By Jennifer Edwards
The Cincinnati Enquirer
LIBERTY TWP. - Federal authorities said Thursday that the developer of a lead- and arsenic-contaminated subdivision built on an old skeet shooting range won't sign a consent decree for its cleanup.
U.S. Environmental Protection Agency officials won't say why Lexington Manor Inc. won't sign the agreement. A lawyer for Lexington Manor said the developer did nothing wrong.
At this point, homebuilder Ryland Homesis shouldering the entire cleanup of Lexington Manor off Millikin Road
"We will continue to step up to the plate. Our main objective here is to do what's right for our customers," said Winfield Ziegenfuss Jr., a Ryland vice president of land operations.
The U.S. EPA wants both companies to pay for the cleanup because they are the past and present owners of the land.
Despite just one responsible party signing the consent decree, the cleanup will proceed as scheduled, according to the EPA.
The cleanup will begin the last week of August with 8,000 to 10,000 soil samples taken of the entire 26-acre subdivision to determine the full extent of the contamination. Dirt excavation likely will occur in October and could include ripping up streets and driveways; the cleanup's cost still isn't determined.
An EPA attorney conceded Thursday the agency was disappointed the developer won't sign the agreement, and praised Ryland officials for quickly taking responsibility.
"I am extremely ecstatic Ryland has stepped up to the plate and is doing all the work," said Susan Prout, associate regional counsel for the U.S. EPA's Chicago office. "Lexington Manor has worked with us...but the details of a settlement could not be worked out. Obviously, since they haven't signed the work plan, (negotiations) weren't as successful as we had hoped."
There is a possibility, she said, the EPA still will enter into other settlement discussions with the developer.
She also noted that lawsuits from 20 families about the lead contamination still are pending against Lexington Manor Inc. Its agent, according to state records, is Butler County developer Harry Thomas Jr., of HT Investments Inc. of Fairfield.
Lexington Manor's attorney, Joe Reidy of Columbus, previously has said Thomas did everything right regarding Lexington Manor and relied on the advice of an environmental consulting firm, The Payne Firm of Blue Ash, for recommendations on how to remediate the lead in 2000 before homes were built.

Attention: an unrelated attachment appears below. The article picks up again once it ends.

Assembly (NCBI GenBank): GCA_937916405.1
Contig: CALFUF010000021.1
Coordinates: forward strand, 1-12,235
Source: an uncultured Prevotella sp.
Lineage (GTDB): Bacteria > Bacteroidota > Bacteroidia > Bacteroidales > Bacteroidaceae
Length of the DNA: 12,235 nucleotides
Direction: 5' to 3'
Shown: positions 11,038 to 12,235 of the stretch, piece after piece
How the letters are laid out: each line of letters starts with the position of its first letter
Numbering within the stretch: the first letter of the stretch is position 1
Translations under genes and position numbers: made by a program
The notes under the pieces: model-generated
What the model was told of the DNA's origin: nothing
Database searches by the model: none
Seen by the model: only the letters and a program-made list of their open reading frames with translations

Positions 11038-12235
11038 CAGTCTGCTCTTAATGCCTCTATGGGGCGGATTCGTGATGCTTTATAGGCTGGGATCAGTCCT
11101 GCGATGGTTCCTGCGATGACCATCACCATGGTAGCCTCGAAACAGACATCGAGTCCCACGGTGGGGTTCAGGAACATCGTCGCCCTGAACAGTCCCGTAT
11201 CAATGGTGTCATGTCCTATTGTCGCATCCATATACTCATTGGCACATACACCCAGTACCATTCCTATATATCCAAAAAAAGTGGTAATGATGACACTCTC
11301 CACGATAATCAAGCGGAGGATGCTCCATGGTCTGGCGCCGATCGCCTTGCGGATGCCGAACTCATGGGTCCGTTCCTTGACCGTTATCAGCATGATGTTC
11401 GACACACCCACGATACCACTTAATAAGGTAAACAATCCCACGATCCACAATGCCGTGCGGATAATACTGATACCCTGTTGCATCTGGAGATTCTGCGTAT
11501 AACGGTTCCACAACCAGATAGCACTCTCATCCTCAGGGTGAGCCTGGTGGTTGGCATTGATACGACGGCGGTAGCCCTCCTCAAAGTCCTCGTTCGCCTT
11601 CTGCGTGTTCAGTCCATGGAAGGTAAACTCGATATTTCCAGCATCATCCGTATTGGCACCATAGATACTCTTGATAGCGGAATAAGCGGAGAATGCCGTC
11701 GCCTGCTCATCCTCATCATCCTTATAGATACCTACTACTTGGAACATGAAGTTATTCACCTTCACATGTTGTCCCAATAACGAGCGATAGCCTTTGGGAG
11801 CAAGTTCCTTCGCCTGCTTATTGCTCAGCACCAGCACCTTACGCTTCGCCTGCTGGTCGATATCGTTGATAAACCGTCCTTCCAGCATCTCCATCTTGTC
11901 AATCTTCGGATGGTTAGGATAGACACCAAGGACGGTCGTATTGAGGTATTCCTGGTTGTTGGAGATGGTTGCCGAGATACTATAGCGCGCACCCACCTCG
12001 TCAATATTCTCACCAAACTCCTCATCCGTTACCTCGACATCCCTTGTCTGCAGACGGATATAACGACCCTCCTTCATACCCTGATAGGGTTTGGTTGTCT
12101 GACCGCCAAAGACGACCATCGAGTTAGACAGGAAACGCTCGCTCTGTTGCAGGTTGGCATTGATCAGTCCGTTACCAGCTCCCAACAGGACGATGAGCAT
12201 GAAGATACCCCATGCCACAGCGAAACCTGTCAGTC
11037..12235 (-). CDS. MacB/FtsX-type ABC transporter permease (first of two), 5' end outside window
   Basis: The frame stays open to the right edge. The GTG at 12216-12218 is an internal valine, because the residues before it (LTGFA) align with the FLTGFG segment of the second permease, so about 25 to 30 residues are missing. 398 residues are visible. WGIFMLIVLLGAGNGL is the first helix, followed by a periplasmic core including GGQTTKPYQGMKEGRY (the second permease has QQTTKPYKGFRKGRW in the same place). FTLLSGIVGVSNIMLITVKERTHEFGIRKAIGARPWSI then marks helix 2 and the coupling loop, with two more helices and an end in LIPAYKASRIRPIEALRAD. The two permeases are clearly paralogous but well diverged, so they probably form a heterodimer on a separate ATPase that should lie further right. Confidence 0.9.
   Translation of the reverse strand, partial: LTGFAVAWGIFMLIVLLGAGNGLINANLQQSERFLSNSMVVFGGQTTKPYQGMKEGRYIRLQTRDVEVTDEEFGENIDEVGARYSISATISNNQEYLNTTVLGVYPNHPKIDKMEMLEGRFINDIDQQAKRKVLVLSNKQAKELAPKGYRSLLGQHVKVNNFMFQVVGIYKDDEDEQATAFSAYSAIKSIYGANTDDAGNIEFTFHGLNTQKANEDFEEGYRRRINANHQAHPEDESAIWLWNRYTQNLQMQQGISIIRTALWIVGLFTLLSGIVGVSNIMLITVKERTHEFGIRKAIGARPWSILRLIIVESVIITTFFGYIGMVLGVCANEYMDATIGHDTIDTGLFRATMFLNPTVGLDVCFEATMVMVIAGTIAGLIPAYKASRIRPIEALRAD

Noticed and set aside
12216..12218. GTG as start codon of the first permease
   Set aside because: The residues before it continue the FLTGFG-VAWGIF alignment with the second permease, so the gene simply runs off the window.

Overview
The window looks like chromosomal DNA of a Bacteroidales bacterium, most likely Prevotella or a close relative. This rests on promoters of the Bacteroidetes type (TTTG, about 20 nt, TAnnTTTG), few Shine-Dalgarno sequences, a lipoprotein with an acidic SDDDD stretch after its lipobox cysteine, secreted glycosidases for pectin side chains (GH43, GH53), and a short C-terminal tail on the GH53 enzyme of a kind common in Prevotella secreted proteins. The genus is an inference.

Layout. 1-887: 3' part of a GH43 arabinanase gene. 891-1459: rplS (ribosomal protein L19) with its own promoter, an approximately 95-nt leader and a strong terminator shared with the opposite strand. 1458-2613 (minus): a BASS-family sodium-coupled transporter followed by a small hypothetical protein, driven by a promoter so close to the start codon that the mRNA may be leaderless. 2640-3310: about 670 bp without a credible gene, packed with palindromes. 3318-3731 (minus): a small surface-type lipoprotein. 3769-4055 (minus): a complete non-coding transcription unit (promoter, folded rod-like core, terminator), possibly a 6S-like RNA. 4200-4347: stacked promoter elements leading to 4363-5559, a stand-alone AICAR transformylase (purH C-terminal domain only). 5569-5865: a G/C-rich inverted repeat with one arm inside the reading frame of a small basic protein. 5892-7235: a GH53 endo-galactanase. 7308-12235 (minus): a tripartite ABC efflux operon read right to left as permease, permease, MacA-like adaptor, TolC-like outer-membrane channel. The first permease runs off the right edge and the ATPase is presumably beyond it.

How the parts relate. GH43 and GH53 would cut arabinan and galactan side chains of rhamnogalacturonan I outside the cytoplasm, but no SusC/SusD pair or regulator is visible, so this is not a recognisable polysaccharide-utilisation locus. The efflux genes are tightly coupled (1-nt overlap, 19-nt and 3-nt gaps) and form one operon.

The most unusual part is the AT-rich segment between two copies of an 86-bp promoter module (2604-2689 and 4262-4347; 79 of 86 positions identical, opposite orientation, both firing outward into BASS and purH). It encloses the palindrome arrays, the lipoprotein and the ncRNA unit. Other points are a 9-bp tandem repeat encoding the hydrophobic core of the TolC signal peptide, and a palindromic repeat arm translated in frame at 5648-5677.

The remediation efforts included rototilling the lead-tainted soil with clean soil to reduce its high lead levels; when that didn't work, the lead-tainted soil was treated with lime to render it nonhazardous and then buried.
"Lexington Manor believes they did nothing wrong in its selection of an environmental contractor and its efforts to develop the property and therefore believes it's inappropriate for them to be in this lawsuit," Reidy said, declining further comment on the pending lawsuits.
A call to The Payne Firm was not returned Thursday.
Ryland purchased home lots from Lexington Manor after both parties received written assurance from the Payne Firm that the land was safe for homes.
Lead exposure damages the brain, nervous system, kidneys and other tissues. So far, there are no indications that anyone at Lexington Manor has suffered health problems from exposure to soil.
Ryland recently settled lawsuits with all Lexington Manor families who sued over the lead; the terms are confidential. But the company has offered to buy back most of the homes in the neighborhood at the original cost, pay $15,000 in additional costs and give $10,000 off another Ryland home, if the families want one. Homes in Lexington Manor range from $190,000 to $330,000.
Ryland officials say they feel they did everything right in the situation and did not create the problem.
The company has purchased most of homes in Lexington Manor - 28 and a third of those homeowners have purchased a new home in another Ryland subdivision, Ziegenfuss said.
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